Crawl Budget

Crawl budget is defined as the maximum number of pages that Google crawls on a website.

Definition

Google itself defines how many subpages it crawls per URL. This is not the same for all websites, but according to Matt Cutts, is determined primarily based on the PageRank of a page. The higher the PageRank, the greater the crawl budget. The crawl budget also determines how often the most important pages of a website get crawled and how often an in-depth crawl is executed.

Differentiation of the index budget

The term index budget is different from a crawl budget. It determines how many URLs can be indexed. The difference becomes apparent when a website contains multiple pages that return a 404 error code. Each requested page counts on the crawl budget but if it cannot be indexed due to an error message, the index budget is not fully utilized.

Problem

The crawl budget poses a problem for larger websites with many subpages. Specifically, not all subpages will be crawled, but only a portion of them. Accordingly, not all subpages can be indexed. This in turn means that site operators might by losing traffic because relevant pages weren’t indexed.

Importance for search engine optimization

There is a whole section of search engine optimization specifically devoted to this situation, with the aim is to direct the Googlebot, so that the existing crawl budgets gets used very wisely and high quality pages that are of particular importance for the website operator get indexed. Pages which are of minor importance must be identified first. In particular, that would include pages with poor content or little information, in addition to faulty pages which return a 404 error code. These pages must be excluded from the crawl so that the crawl budget remains available for the better quality pages. Subsequently, the important subpages have to be designed in such a way that they are crawled by spiders as a priority. Possible actions as part of crawl optimization include:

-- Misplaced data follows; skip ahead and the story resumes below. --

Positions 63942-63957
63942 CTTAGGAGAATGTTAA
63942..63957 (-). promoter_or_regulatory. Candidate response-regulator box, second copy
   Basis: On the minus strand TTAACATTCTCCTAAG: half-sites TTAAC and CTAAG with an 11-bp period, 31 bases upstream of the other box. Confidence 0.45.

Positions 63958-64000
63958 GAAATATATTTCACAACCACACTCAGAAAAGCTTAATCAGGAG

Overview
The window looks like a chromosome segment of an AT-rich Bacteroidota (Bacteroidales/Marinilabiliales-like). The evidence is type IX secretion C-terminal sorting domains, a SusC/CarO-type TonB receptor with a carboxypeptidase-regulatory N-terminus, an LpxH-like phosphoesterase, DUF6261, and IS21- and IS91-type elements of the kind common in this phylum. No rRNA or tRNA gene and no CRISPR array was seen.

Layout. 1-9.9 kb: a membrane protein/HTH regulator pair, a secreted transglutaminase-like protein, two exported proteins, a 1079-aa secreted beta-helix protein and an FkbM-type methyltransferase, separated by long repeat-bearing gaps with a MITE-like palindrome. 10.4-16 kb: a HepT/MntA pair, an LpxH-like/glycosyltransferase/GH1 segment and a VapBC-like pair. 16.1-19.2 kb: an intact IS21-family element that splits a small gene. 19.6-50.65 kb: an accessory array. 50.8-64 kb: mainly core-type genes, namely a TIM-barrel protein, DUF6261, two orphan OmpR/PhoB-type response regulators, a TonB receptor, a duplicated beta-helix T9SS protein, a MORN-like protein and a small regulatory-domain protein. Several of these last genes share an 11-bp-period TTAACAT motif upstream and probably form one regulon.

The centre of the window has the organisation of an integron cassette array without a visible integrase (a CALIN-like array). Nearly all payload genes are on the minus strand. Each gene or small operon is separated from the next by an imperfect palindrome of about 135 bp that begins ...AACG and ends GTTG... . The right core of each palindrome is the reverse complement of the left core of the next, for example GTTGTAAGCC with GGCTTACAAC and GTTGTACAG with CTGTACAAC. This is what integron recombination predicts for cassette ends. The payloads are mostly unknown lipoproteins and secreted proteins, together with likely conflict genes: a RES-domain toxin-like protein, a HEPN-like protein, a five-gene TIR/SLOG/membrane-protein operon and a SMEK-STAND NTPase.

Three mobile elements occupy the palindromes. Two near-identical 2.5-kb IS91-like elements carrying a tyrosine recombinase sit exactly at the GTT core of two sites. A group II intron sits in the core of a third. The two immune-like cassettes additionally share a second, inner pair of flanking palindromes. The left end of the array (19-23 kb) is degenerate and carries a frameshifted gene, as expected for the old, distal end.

• Implementation of a flat page architecture in which the subpage paths are as short as possible and requires only a few clicks
  • Internal linking of pages with a lot of backlinks to pages that are supposed to be crawled more frequently
  • Very good internal linking of the most important pages
  • Exclusion of unimportant pages from crawling through the robots.txt (such as log-in pages, contact forms, images)
  • Exclude crawling by using metadata (noindex, nofollow)
  • Offering an XML sitemap with a URL list of the most important subpages

If the portfolio of crawled and indexed pages is improved through crawl optimization, the ranking may be improved as well. Pages with a good ranking are crawled more frequently, which in turn brings benefits.

An informative lecture on “Crawl Budget Best Practices” by Jan Hendrik Jacob Merlin at the SEOkomm 2015 can be found here.

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